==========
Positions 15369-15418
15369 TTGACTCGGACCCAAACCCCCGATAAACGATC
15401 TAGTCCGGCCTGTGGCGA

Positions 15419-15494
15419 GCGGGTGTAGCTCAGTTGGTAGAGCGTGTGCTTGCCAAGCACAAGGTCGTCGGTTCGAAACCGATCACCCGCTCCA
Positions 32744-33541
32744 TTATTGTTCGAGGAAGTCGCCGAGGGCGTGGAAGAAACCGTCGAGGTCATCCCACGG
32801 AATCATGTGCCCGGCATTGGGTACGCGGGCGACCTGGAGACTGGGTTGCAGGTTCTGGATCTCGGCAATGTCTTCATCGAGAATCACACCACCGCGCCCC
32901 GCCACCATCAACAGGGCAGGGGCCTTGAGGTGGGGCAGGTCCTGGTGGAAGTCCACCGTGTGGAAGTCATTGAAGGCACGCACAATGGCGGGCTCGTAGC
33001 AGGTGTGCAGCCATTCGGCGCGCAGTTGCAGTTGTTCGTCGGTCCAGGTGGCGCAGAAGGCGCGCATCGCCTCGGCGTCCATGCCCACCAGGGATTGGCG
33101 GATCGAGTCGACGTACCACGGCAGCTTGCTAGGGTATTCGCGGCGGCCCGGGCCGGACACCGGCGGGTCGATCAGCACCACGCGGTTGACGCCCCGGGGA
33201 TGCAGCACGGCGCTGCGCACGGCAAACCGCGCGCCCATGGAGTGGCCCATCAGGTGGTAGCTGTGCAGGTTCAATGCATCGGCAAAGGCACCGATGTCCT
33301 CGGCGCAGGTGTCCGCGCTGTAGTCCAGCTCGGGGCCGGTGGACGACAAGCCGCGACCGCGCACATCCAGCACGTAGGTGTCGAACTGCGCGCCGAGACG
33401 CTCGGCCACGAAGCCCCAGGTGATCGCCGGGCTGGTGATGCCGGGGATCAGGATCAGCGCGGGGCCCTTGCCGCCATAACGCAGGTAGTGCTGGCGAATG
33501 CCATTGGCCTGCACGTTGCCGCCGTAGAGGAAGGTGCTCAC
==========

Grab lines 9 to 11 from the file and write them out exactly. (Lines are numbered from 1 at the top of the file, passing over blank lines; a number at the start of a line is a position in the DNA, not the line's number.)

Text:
32901 GCCACCATCAACAGGGCAGGGGCCTTGAGGTGGGGCAGGTCCTGGTGGAAGTCCACCGTGTGGAAGTCATTGAAGGCACGCACAATGGCGGGCTCGTAGC
33001 AGGTGTGCAGCCATTCGGCGCGCAGTTGCAGTTGTTCGTCGGTCCAGGTGGCGCAGAAGGCGCGCATCGCCTCGGCGTCCATGCCCACCAGGGATTGGCG
33101 GATCGAGTCGACGTACCACGGCAGCTTGCTAGGGTATTCGCGGCGGCCCGGGCCGGACACCGGCGGGTCGATCAGCACCACGCGGTTGACGCCCCGGGGA